On Unreal 5

Recently we made the decision to upgrade from Unreal 4 to Unreal 5. This decision, while ultimately successful, did cost us several months of development time. This is for a number of reasons:

  1. Compatibility: Unreal 5 is not backwards compatible with Unreal 4, which means that the project will need to be updated and tested thoroughly to ensure compatibility with the new engine.
  2. Oculus Source Build: Oculus’s source build will need to be updated to support Unreal 5, which may require significant modifications and testing.
  3. AWS: The project’s integration with AWS will need to be updated to support Unreal 5, which may require changes to the architecture and code.
  4. Performance: Unreal 5 introduces new features and technologies that can significantly improve performance but may require reworking of existing systems and assets.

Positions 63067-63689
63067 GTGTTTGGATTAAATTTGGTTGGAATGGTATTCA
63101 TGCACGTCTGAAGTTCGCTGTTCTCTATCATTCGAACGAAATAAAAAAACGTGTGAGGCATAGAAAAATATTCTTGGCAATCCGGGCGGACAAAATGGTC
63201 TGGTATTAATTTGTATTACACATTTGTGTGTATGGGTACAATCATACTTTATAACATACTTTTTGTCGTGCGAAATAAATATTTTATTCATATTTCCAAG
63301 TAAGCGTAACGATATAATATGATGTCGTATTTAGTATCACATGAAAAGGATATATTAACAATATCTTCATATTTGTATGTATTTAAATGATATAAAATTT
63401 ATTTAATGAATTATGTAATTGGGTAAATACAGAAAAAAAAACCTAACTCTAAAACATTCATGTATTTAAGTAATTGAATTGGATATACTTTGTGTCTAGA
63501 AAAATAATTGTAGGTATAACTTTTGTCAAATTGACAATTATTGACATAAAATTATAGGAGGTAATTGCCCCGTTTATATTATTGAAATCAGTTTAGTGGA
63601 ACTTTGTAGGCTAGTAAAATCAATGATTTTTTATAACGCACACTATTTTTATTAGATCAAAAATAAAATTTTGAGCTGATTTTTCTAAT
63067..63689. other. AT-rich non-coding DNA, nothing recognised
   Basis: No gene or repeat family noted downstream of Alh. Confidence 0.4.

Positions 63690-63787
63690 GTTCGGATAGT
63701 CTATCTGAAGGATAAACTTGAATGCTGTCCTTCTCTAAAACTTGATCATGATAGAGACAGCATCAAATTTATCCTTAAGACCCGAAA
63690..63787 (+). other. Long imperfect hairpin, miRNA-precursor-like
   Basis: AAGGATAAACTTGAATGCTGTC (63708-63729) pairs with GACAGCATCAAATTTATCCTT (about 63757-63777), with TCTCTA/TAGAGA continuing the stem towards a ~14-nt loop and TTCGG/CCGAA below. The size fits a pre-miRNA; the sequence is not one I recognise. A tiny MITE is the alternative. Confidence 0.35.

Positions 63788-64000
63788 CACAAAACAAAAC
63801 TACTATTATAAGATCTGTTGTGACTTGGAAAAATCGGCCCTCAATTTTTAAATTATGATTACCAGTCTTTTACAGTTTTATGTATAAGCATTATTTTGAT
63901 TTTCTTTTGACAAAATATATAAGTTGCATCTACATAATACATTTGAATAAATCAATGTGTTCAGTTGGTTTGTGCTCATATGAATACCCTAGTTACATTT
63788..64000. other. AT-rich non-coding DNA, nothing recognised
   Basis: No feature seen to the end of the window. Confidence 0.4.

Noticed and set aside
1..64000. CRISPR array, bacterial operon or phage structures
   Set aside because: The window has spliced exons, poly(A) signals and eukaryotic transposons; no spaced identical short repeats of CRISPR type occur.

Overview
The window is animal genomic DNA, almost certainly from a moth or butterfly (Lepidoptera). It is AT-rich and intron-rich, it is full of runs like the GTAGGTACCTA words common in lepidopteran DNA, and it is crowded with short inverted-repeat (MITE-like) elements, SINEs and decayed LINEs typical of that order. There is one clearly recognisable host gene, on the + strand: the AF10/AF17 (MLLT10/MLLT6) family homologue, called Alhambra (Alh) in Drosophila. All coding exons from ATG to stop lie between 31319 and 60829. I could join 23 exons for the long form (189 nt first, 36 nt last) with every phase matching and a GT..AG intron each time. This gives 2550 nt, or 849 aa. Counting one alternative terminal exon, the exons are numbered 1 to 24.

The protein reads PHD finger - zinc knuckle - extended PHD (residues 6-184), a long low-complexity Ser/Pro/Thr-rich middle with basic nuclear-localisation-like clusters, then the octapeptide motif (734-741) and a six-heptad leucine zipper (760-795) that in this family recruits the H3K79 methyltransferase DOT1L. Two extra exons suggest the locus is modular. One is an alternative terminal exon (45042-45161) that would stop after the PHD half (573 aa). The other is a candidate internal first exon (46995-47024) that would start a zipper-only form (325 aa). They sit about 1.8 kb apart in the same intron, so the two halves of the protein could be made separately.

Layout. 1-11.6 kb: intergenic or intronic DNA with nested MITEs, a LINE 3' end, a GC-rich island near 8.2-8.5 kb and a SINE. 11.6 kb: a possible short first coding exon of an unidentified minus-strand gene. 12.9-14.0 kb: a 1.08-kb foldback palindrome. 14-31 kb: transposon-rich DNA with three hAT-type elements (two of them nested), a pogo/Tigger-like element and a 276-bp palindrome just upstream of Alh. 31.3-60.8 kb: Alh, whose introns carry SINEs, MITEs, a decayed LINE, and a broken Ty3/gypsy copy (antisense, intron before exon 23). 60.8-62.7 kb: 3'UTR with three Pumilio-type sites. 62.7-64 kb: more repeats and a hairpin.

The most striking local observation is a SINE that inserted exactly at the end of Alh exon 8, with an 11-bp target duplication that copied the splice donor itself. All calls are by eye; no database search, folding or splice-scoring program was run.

5. Learning curve: Unreal 5 introduces new tools and workflows that may require a learning curve for developers who are used to working with Unreal 4.

These challenges, however problematic, are balanced by the fact that we gained quite a bit of stability (believe it or not), performance, and platform support now developing with Unreal 5. We’ve also enhanced our internal workflows to better onboard new developers working with us, and ensured we can have more repeatable results when it comes to development tasks.

That said, the major lift is behind us, and we are full steam ahead on a number of initiatives, including a rebranding of our website to help garner social media interest as we get closer to running play tests, our modular weapon systems, and our magic systems. Stay tuned for more!